We've all seen dozens of lists over the years that recount all the things old-school game designers loved to include in their games for bizarre and unknown reasons, like exploding barrels and wolves that carry gold and chainmail for you to loot upon their death. Yes, these things were weird, and yes, they were ubiquitous in 8-,16-, and even 32-bit games. But why stay fixated on such long-irrelevant game-design choices when so many current developers are finding new ways to make fools of themselves every week?
Above: Hardly anyone makes mine cart levels anymore. Time to move on
In the past few years, a number of trends just as inexplicable as exploding barrels have spread like wildfire among game designers, to the point that a lot of games seem to rely on them (however paradoxically) to be noticed. Over the following seven entries, we’ll examine some of the most egregious ones and try to get to the bottom of why developers love this stuff so much.
Why do they love them? Why is it that every male lead character outside of Nathan Drake has to sound like some 40-year smoking veteran named Aunt Ethel chainsaw-battling an angry wolverine when he talks? This is what we like to call “forced cool.” Yeah, Marcus Fenix is kind of cool, but so is anyone with 28-inch biceps who sounds like he eats smoldering ashtrays for breakfast. Obviously, it takes so much effort to craft a good character with subtle wit and subdued badassery (like James Bond or Han Solo) that most developers simply cannot be bothered.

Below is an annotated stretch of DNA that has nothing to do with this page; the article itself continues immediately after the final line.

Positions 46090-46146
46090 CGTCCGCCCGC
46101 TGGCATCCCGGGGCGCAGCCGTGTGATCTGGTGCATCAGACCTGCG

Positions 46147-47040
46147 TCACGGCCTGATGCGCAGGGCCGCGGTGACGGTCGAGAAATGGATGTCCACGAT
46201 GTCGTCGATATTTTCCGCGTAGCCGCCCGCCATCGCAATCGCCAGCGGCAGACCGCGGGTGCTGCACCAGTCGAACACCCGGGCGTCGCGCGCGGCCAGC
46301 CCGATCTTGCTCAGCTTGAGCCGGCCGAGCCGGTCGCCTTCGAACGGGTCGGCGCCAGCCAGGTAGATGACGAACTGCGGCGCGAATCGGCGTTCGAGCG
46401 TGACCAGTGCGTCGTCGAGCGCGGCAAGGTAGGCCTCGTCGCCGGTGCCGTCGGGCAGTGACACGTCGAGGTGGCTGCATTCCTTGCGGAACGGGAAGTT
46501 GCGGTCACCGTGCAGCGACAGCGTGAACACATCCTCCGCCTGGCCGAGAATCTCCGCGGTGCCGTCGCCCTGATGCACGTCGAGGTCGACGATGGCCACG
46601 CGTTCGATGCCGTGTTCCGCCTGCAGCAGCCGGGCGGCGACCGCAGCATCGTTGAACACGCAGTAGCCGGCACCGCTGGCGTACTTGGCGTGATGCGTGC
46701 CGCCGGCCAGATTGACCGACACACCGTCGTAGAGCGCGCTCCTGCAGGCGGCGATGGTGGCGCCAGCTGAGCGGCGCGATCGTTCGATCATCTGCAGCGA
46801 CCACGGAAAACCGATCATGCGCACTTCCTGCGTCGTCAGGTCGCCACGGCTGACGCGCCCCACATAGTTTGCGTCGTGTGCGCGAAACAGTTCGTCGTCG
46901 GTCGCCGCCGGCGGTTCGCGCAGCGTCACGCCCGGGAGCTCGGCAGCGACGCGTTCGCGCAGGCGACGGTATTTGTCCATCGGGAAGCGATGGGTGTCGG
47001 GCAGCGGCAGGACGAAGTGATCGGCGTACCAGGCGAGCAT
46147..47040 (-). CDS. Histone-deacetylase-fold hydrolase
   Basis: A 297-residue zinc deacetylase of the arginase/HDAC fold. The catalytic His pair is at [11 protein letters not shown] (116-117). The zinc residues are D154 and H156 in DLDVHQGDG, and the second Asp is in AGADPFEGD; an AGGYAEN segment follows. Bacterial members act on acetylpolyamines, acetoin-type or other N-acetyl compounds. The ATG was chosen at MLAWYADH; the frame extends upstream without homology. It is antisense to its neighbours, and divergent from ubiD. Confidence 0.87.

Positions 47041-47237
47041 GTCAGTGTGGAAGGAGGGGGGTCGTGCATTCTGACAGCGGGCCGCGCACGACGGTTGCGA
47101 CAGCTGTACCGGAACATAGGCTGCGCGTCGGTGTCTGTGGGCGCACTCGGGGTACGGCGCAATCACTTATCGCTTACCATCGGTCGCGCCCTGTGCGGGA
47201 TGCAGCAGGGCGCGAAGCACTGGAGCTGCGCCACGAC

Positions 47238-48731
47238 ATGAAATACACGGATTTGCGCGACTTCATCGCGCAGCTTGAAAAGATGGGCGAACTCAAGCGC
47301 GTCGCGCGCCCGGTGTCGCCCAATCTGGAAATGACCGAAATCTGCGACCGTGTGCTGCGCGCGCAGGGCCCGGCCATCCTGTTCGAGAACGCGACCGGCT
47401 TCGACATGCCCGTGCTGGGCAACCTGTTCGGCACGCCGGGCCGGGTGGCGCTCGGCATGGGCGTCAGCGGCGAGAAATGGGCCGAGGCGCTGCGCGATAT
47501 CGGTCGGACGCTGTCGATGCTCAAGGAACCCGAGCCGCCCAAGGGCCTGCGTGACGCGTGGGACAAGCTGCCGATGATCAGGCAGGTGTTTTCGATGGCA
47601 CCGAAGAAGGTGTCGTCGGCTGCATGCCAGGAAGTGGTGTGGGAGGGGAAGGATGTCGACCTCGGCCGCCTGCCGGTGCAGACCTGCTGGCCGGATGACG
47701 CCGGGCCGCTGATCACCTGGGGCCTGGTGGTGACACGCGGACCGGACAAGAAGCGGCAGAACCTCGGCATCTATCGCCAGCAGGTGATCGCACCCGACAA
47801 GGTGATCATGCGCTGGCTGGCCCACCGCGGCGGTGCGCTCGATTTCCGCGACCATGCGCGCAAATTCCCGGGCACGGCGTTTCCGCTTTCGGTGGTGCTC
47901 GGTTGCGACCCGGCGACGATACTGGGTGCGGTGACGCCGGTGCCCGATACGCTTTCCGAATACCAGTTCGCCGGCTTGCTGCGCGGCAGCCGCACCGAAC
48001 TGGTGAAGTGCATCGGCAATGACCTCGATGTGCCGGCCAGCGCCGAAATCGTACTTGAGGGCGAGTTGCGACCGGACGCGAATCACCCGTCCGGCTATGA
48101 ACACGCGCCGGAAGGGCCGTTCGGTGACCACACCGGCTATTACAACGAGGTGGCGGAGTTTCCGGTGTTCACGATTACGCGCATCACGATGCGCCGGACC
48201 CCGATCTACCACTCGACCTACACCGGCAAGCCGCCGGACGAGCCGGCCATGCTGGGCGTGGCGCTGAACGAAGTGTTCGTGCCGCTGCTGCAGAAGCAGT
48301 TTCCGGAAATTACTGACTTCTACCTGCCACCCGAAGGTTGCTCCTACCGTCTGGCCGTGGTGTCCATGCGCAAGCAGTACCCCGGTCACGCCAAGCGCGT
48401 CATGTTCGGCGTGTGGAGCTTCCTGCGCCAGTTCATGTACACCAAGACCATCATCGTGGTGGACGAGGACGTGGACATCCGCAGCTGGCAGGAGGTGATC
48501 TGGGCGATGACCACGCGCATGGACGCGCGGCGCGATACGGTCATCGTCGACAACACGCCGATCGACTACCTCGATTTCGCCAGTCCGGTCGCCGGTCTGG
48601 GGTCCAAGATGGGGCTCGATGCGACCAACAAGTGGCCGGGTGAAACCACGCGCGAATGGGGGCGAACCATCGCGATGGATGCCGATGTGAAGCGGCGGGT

Case in Point: Alex Mercer (Prototype)
By what right does Alex Mercer deserve his deep baritone? He's a hoodie fanatic who constantly hides his face and believes he's been deeply wronged by the powers that be. That pretty much only qualifies him to be a whiny emo kid.
Why do they love them? Developers enjoy waxing philosophical about the reason they choose not to reveal their character's face. They'll tell you all about how it allows players to become more immersed in the character, because on some level, they believe the character could really be them! If you want the realistic truth, though, it's because they don't want to spend the time or the resources to develop decent facial animations, and they couldn't think of any other reason why the character's face would be perpetually constipated during gameplay. So they cover his face in a hood or a space helmet and call it a day. Also, hair is a bitch to animate.
Case in Point: Altair (Assassin's Creed)
Supposedly, Altair hides his face because he doesn't want to be noticed in a crowd, or identified. But seriously, what sticks out more in a crowd than a guy in a giant white robe who hides his face and creepily stalks around? Admit it, Ubisoft: the hood was just for cool points.